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Browse Prior Art Database

CREDIT-CARD ENCRYPTION WITH KEY STORAGE

IP.com Disclosure Number: IPCOM000006368D
Original Publication Date: 1992-May-01
Included in the Prior Art Database: 2001-Dec-28
Document File: 2 page(s) / 110K

Publishing Venue

Motorola

Related People

Jim Van Bosch: AUTHOR

Abstract

The requirements and flexibility of encrypted radios continue to grow in the industry, With the complexity of todays communications equipment increasing, there exists the need for small encryption modules that arc easy to manufacture and implement into new products, while still employing a high level of security.

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MOTOROLA INC. Technical Developments Volume 15 May 1992

CREDIT-CARD ENCRYPTION WITH KEY STORAGE

by Jim Van Bosch

ABSTRACT

  The requirements and flexibility of encrypted radios continue to grow in the industry, With the complexity of todays communications equipment increasing, there exists the need for small encryption modules that arc easy to manufacture and implement into new products, while still employing a high level of security.

BACKGROUND

  Common topologies for secure communications equipment can be seen in Figure 1. In these radios, the secure communication devices consist of a basic radio with a module added internally to perform encryption. The encryption module in the radio has to be custom tailored both electrically and mechanically for each new product that comes out on the market. This takes time and has a high development cost.

  The encryption keys are entered into the radio via an external keyloader or via an OTAR sequence. The exter- nal keyloader has to be secured to avoid compromising the keys and is costly for. the user to buy. Access to keyloaders needs to be tracked to prevent unauthorized access and fabrication of keys.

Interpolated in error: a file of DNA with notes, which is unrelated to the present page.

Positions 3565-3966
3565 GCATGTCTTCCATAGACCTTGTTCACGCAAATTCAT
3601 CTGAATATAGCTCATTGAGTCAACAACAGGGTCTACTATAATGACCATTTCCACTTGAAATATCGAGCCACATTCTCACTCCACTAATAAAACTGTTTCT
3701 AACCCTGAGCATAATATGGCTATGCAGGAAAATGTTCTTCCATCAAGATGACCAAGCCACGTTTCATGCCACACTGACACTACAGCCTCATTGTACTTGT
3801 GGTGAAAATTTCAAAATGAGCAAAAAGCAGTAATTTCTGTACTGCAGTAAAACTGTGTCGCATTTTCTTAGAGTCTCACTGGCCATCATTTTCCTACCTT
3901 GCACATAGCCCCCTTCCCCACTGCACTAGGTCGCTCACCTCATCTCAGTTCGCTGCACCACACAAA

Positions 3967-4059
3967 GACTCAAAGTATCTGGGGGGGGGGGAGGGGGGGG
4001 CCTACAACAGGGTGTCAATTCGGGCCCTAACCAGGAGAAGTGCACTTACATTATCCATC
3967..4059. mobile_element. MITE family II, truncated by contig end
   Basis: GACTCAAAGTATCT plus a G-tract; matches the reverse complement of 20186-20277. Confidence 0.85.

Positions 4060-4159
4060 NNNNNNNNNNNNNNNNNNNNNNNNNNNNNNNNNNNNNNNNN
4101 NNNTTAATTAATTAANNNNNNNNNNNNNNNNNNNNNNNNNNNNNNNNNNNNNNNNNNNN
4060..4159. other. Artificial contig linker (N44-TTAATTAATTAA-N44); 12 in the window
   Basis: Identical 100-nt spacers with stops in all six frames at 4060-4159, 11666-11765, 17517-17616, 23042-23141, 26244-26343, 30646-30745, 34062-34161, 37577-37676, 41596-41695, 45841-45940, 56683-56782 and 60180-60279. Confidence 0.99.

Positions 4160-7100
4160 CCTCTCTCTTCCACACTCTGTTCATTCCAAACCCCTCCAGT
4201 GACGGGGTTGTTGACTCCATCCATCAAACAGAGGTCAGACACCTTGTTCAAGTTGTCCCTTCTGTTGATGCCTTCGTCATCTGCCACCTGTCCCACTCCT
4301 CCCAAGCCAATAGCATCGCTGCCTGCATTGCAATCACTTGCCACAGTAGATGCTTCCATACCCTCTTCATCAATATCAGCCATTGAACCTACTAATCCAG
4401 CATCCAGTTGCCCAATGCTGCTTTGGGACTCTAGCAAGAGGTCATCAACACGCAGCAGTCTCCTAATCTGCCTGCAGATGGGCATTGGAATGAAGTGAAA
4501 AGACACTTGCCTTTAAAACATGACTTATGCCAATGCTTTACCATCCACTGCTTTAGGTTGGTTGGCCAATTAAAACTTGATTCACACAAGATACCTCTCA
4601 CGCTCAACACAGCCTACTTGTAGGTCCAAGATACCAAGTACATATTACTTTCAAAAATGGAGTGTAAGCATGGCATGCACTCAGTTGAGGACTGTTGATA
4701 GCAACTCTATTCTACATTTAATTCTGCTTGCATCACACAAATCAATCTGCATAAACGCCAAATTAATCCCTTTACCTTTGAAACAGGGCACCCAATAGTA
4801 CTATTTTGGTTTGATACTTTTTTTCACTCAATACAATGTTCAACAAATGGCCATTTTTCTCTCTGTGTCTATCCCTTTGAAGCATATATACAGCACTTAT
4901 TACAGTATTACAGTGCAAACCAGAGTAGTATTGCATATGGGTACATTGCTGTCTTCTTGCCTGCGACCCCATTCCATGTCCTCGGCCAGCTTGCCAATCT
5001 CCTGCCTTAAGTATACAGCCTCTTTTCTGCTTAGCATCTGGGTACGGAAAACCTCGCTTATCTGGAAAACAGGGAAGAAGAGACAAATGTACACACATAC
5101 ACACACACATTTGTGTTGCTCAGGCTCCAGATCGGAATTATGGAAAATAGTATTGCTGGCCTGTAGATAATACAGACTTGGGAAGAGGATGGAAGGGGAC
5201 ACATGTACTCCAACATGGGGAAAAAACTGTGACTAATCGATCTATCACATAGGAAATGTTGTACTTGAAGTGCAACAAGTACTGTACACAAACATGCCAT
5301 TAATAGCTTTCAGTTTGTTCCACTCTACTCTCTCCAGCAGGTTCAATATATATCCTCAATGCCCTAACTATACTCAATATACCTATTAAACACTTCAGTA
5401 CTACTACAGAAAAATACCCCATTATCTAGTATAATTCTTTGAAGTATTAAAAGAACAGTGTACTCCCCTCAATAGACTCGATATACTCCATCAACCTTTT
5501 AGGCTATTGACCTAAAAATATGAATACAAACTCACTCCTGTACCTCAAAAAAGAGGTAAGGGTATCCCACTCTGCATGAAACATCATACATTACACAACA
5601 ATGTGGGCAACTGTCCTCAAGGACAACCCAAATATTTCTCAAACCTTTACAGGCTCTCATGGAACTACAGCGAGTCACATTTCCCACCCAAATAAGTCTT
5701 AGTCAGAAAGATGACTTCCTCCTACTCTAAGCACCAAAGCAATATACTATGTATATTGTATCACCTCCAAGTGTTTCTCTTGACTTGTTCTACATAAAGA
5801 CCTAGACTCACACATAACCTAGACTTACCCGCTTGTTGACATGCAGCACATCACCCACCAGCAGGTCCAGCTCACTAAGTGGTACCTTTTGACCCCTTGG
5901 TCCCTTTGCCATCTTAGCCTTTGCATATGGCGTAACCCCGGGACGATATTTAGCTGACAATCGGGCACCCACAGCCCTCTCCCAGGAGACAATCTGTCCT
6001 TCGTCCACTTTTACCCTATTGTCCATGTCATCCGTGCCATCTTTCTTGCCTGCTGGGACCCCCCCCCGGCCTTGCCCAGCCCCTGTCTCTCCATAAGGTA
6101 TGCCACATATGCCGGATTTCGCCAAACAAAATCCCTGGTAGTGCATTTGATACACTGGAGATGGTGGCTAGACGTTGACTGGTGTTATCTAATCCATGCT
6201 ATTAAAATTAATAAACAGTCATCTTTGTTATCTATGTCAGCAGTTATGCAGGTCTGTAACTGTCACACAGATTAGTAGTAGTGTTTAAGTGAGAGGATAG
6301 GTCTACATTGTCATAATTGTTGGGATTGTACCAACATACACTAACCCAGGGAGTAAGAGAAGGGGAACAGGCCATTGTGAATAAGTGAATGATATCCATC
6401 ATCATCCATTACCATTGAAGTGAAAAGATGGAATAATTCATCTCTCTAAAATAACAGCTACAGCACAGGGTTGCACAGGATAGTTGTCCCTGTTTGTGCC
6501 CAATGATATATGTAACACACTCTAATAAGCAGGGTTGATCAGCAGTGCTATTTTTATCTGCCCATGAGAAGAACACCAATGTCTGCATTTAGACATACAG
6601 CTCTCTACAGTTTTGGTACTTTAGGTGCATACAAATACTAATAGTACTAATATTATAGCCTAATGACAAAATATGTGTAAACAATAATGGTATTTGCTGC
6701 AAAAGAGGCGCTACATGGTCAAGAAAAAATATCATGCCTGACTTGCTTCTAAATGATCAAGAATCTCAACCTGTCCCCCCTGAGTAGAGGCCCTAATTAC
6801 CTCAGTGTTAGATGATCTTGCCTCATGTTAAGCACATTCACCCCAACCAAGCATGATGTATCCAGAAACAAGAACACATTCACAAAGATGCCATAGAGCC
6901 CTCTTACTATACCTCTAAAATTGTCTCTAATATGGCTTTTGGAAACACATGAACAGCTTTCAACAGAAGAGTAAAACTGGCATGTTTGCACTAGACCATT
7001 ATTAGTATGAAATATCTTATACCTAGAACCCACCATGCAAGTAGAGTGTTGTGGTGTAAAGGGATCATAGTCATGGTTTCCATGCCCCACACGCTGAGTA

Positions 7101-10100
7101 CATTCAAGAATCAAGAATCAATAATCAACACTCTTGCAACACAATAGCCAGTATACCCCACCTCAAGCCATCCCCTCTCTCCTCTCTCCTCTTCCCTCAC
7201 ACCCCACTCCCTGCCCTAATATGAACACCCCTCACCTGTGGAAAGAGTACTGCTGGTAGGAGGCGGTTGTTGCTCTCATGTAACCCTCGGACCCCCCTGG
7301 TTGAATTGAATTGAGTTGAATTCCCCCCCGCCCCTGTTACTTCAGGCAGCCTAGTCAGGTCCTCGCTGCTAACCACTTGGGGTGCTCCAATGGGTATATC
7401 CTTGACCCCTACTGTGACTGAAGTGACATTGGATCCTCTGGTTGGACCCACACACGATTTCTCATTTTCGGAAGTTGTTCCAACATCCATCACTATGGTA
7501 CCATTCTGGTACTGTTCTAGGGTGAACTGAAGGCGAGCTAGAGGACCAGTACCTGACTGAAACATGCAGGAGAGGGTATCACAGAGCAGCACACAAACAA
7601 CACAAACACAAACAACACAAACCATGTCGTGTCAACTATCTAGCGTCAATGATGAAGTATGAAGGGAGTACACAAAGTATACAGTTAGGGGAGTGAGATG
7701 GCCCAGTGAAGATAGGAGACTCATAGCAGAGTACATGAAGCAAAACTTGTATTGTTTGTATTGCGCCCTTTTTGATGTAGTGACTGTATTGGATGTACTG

A password or key is used to prevent unauthorized access to the device. Problems exist in entering the password if a keypad is not present on the device. In addition, physical keys are often too large to be used on many products.

  When the device has actual encryption keys stored in it, the device needs to be locked or stored in a secure area. If multiple people are using the same device, such as police on various shifts, then each officer needs to know the password or have the password/key to oper- ate the device. This lowers the security of the system by allowing multiple people to have the same password and keys. It would be desirable to allow the user to be able to quickly remove the encryption algorithm and keys and store them in a compact form with that person. The

B Motorola. Inc. 1992

devices with the encryption modules removed could then be stored in public area. In addition, by giving each per- son a unique encryption module, the device could auto- matically log when and who used the device.

  Today's radios are large and bulky. Customers sim- ply want smaller radios that can be hidden. Shrinking the size of the encryption module would shrink the size of the radio. In addition, it would be desirable to elimi- nate the keyloader and replace it with a smaller substitute.

  Presently it is...